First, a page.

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Favag Favag Electric slave clock problems

jans

jans
Feb 26, 2009
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Just purchased this FAVAG Slave clock and have a PIEXX impulser set to deliver 24 volts at 30 second intervals alternating polarity. The clock jumps several minutes on the minute, and the minute hand moves half a minute at 30 second interval. The main gear seems to be able to rotate somewhat freely- there does not seem to be a detent to keep the minute hand from rotating only one minute at a time. Any suggestions? I would be grateful for your help. Thanks!

http://cgi.ebay.com/ws/eBayISAPI.dll?ViewItem&item=250656712898&ssPageName=STRK:MEWNX:IT
 

harold bain

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Nov 4, 2002
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Hi, Jans, I'm going to move your thread down to the electric clocks forum for better exposure.
 

RODALCO

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Mar 27, 2006
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Hi,

I have several 24 Volts Favag slave clocks in my house running of a Favag master clock.

These run on a 1 minute pulse of which the polarity is changed every minute.

The impulse is about 1 second long and is one minute of positive polarity and the next minute of the negative polarity.

I think your impulser is set for 30 seconds hence the fast advancement of your clock.

Regards

Raymond
 

jans

jans
Feb 26, 2009
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Thank you to all concerned. Chris, from PIEXX -mfg of the pulser suggested that I test the clock with three 9volt batteries snapped together in series and hook that up to the clock reversing the polarity to see how the clock advanced. It cleanly advanced 1 minute jumps. After that the pulser was set to 1 minute with reversing polarity and the clock has been running accurately for 18 hours.
 

RODALCO

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Mar 27, 2006
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Great, it seems that you got it sorted out.
27 Volts is fine to run the Favag clock.
See how long your 9 Volts batteries last for.

For long term it may pay to look into a 24 Volts DC supply (wallwart)
For one clock 7 to 10 mA is usually enough.
So try to get a 200 or 300 mA supply for 24 V dc.
 

jans

jans
Feb 26, 2009
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this clock worked consistently for nearly a month. Then this morning it was 2 minutes fast. I stopped the clock by disconnecting the pulser for two minutes. then when restarting it, it quickly fell behind or did not advance for several more minutes. Now it has run for 12 hours accurately except that it was advanced by 1 minute all day. I am afraid to stop the clock and find that it does not properly advance. Is there any harm in pushing the minute hand back 1 minute? Is there any reason why the clock would suddenly gain two minutes and why the clock would not resume accurate time for 20 minutes today? I am using a PIEXX pulser. Thanks- Please reply to my personal email address stallco at aol dot com.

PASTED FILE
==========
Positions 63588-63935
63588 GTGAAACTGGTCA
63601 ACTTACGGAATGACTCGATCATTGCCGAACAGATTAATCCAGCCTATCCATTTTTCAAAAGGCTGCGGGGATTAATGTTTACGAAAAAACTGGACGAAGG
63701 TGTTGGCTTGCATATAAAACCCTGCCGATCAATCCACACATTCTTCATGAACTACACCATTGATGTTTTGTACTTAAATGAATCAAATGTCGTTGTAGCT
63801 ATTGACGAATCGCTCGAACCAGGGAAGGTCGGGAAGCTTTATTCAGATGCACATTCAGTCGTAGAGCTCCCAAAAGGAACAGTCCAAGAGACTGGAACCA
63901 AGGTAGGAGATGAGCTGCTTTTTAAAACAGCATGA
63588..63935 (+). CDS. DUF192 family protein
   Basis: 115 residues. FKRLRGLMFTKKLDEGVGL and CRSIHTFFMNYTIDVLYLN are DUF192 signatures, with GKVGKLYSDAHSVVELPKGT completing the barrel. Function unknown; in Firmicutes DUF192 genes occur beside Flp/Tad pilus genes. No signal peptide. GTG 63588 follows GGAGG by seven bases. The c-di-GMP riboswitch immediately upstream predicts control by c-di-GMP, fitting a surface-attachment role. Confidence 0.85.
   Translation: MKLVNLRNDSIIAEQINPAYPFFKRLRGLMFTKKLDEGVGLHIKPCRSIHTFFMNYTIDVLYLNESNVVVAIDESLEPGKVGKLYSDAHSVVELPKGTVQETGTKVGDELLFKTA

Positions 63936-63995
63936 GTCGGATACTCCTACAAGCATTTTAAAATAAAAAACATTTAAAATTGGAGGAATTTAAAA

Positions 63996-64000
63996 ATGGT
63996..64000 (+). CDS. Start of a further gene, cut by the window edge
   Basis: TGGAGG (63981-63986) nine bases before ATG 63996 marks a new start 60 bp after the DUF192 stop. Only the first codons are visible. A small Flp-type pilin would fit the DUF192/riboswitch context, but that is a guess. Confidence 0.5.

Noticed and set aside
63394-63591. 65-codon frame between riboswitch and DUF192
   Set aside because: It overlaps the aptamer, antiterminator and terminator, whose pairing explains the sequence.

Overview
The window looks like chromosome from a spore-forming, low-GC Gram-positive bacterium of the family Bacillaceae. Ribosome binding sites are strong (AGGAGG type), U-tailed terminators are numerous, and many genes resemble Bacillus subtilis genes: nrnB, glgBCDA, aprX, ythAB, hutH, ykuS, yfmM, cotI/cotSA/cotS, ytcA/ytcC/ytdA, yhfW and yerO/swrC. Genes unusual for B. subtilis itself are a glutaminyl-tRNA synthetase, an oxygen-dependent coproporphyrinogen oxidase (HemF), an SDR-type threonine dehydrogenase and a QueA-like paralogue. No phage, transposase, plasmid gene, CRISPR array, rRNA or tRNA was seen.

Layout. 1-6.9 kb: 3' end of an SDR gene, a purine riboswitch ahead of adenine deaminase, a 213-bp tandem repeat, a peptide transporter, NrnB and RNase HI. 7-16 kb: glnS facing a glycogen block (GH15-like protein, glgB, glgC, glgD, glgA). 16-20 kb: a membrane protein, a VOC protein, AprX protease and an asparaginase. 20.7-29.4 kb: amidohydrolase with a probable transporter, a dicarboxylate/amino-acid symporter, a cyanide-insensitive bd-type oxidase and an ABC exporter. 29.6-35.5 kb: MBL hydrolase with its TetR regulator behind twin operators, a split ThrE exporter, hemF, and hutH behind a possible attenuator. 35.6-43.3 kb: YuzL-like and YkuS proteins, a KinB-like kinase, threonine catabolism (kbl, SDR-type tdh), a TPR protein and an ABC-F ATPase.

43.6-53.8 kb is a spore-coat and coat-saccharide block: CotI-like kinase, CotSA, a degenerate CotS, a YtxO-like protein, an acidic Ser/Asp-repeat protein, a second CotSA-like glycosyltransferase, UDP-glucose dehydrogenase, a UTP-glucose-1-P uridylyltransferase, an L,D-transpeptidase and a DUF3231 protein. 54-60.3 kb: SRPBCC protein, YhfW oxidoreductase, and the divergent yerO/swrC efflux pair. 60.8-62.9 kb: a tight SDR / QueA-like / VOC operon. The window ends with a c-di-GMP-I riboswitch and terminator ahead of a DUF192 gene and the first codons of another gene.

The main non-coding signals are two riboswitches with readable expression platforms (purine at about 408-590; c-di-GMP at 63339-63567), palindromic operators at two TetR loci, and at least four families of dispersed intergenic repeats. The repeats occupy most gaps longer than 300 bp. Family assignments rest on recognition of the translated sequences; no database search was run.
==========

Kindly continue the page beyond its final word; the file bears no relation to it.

Edwardo

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Jun 18, 2006
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Hi,
Don’t try moving the hands!!
Stop the clock and disconnect the power
Swap the two wires that are connected to the movement
Power up the clock and wait for it to pulse
Then set to the correct time.
Don’t forget that these movements expect a positive pulse every alternative minute.
Normally plus volts on even numbers and negative volts on odd numbers
Sounds like you pulsing unit got a bit upset
Maybe it isn’t getting enough power?
Edd
 

jans

jans
Feb 26, 2009
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OK. I reversed the wiring. I was wondering if I needed to increase the length of the pulse. The clock has been consistent over night. Will monitor and hope it stabilizes. thanks- Jan
 

Edwardo

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Jun 18, 2006
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Sometimes these movents become sluggish due to dirt and old lubricants.
Ideally the movement would benefit from cleaning and relubricating,
but as a quick fix you can try a longer pulse.
I would suggest an impulse of no less then one second
and no more than three seconds
 

jans

jans
Feb 26, 2009
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I used an aircompressor to blow out the dust from the clock mechanism.
What is a good cleaner and lubricant? Should I try to get something from Timesavers catalog? Right now it is working ok. According to PIEXX designer the long pulse times would deplete the battery quickly. Do you have Favag clocks and experience with these specifically? Thanks again.
 

Edwardo

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Jun 18, 2006
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Hi,
Unfortunately high pressure air directed at a clock movement can do more harm then good
Properly cleaning a clock movement involves dismantling it and the cleaning of all its parts.
On re assembly of the movement a quality clock lubricant must be used.
Everything you need to do this is available on the net at such places as “Timesavers”
With regards to your friends at PIEXX, they are correct that a longer pulse will deplete the battery earlier; however this type of clock would operate more reliably from a power supply, as recommended by RODALCO
I own several Favag movements and have serviced similar for other people
They are a good unit, and once set up correctly should give many years of trouble free operation